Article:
‘L-let h-him go. Now,’ Bill hissed, dark shadows crossed his eleven year old face, making him look a whole lot older.
Patrick had no intention whatsoever of letting Stan Uris go. In fact, he hugged him even closer until Stan was practically sat on his lap, head resting weakly against the lip of the fountain. Repressing a tremble of rage, Beverly loaded her slingshot once again. She had willed herself not to miss her target again. With pride, she launched her second bullet through the air and it cut into Patrick’s cheek. Blood splattered against his face, looking morbid against the fairness of his skin and hair.
Richie let out a cry of triumph and Beverly high-fived him, cheeks blazing with pride. Instead of being angry Patrick was deathly calm. So calm, in fact, that the world seemed entirely in black and white to him. The black was the Losers club, bad for Pennywise and bad for Henry. The white was himself and Henry, making sure the Losers wouldn’t live another day.
‘Let me tell you, kid,’ Began Mike solemnly, ‘In case you don’t know, you’re on the right track for dying. And if you’re not feeling particularly suicidal today, you should haul some ass before we hand it to you on a plate.’
‘Wow, you’ve got some balls, Hockstetter. Now hand him over,’ Richie snarled, suddenly becoming furious about the fact Patrick very nearly drowned his bestest friend. For a while, the two groups of children stood wearily looking each other up and down. What were the odds for Patrick beating them in a fight? He was only five-foot-five. He was also pudgy.
Henry was annoyed. Annoyed that Patrick had told him to shut up. Annoyed that Patrick could even look him in the eye. Annoyed remembering that time at the dump where Patrick had kissed him full on the lips. As his father pulled into the drive way, Henry decided the day was too hot for picking corn. It was also too hot for stabbing Losers for that matter.
‘Dad, I’m going to the shops to get some Cool Aid. Want some?’
His dad ignored him, lost in his own world. Henry shrugged in a suit-yourself gesture and ran off down the dusty tracks before his father could even realise what just happened. Wow, he’d be getting a beating later.
Soon realising his mistake, Patrick let out a small howl of fury. Blood trickled down his pasty face and he could feel something must be broken. My mom’s gonna be so upset with me…
He’d been tricked into handing Uris over. Laying alone on the grass, he could hear the crickets humming, and somewhere in the distance, the sound of police cars wailing. Taking his time to sit back up, he rested his bleeding head where Stan had not so long ago. He was dizzy. Beverly Marsh sure had got him! Resisting the urge to puke, Patrick pulled himself up to his knees and took in the scene before him; blood was everywhere. Not just down his starchy shirt and sweater vest, but all over the grass and all over the fountain. Not a Loser was in sight.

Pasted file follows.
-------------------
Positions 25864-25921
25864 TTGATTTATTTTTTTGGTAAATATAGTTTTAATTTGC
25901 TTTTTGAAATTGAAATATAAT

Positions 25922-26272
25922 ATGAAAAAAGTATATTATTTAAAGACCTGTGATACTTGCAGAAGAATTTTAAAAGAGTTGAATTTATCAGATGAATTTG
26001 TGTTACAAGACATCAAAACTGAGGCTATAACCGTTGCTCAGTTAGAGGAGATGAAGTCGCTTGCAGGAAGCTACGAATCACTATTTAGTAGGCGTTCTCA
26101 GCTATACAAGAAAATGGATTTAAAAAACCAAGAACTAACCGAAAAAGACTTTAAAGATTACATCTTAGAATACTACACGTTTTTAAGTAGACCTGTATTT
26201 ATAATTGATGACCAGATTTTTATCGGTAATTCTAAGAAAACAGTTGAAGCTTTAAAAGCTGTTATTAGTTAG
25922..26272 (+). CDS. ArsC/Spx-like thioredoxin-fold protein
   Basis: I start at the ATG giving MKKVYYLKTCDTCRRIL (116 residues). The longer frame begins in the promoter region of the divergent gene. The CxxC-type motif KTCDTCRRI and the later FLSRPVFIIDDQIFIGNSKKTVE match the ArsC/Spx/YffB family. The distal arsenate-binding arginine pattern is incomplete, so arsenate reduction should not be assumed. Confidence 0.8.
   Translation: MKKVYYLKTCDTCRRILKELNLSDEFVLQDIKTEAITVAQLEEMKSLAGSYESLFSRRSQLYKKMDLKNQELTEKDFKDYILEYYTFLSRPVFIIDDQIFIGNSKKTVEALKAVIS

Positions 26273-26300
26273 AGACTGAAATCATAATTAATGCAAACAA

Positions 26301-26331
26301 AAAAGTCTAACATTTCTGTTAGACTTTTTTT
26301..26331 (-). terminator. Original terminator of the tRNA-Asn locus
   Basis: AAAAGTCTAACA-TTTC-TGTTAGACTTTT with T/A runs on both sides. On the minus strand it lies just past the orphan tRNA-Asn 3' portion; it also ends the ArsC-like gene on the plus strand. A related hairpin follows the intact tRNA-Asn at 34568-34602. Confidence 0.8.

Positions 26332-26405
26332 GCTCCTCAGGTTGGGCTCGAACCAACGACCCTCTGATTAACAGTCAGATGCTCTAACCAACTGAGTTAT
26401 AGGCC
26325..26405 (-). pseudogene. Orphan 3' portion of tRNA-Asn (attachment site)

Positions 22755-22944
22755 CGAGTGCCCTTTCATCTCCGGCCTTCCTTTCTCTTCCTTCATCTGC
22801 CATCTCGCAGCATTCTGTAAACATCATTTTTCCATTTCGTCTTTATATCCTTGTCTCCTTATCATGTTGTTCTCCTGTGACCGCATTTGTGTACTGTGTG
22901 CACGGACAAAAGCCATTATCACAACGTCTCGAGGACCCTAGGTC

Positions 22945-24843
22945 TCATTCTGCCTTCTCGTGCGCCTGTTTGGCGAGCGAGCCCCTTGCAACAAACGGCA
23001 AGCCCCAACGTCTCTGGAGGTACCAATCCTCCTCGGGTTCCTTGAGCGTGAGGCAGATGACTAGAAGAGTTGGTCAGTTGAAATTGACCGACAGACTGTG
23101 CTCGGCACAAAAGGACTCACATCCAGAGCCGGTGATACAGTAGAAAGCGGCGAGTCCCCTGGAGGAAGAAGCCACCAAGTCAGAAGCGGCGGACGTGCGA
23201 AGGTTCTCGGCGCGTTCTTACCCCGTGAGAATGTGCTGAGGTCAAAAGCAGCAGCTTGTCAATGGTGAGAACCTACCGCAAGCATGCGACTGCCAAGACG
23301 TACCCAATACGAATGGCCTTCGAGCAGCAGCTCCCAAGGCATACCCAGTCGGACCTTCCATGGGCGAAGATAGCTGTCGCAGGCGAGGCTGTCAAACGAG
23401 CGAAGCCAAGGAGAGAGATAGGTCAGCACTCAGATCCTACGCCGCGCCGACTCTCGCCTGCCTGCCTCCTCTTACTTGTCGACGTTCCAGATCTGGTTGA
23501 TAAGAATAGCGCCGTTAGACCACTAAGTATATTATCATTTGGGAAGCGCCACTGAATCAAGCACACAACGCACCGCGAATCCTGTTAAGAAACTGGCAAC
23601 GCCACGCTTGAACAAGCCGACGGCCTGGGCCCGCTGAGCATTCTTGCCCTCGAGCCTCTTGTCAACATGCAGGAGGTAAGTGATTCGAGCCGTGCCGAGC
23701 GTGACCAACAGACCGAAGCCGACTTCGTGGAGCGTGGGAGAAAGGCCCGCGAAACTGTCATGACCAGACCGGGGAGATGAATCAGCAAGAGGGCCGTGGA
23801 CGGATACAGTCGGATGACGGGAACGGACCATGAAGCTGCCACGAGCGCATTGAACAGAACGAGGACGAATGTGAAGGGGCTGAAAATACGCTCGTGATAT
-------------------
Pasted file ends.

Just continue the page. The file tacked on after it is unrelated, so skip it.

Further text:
Somehow he just couldn’t remember what happened. All Patrick knew was that his head hurt like hell and all he wanted was his mom.
The sun was now setting and Patrick had a chance to admire the birds that Stan loved so much. I see why he thinks they’re so beautiful. God, I wish I had my fridge right now. The sirens were getting louder and Patrick’s head burst with pain at every slight noise. Now pulling himself to his feet, Patrick considered his options; fight or flight. Which was it to be?
Henry Bowers could have puked. Laying there in the long grass against the fountain was the slumped body of Patrick Hockstetter.
When he had called over to him, he hadn’t quite heard the mumbled reply to ‘go away…’
‘Patrick! What the fuck happened?!’
Tears pooled in Patrick’s eyes. Henry had never seen Patrick display much emotion before and it came as quite a shock. Throwing himself to his knees besides the boy, Henry could see that Patrick had fainted. His skin was paler than usual (if that was even possible) and he was all weak and floppy instead of the enigmatic, amiable Patrick that Henry would typically see.
As if it were some kind of afternoon TV programme featuring a murder mystery, Henry winced as he heard sirens screaming in the silence. Sure enough, they were for Patrick.
‘C’mere, buddy. We need to leave.’
‘…No,’ Patrick whispered, hiding his face from his friend, ‘I’ve been bad. The Losers got away.’
‘Are you just gonna let the police get you like this?’ Henry growled, grabbing him by the arm and pulling him up. Being weak from lack of blood, Patrick slumped against him. This time Henry didn’t mind so much.
‘Either way, we’re dead boys, Henry. Can’t you see?’
‘Shut your mouth, Patrick. You don’t know anything!’
Despite the aggression, Henry’s heart was thundering under his shirt. He knew all too well that Patrick and himself were dead meat - not only once but twice they had failed to kill the Losers. Pennywise was not at all happy.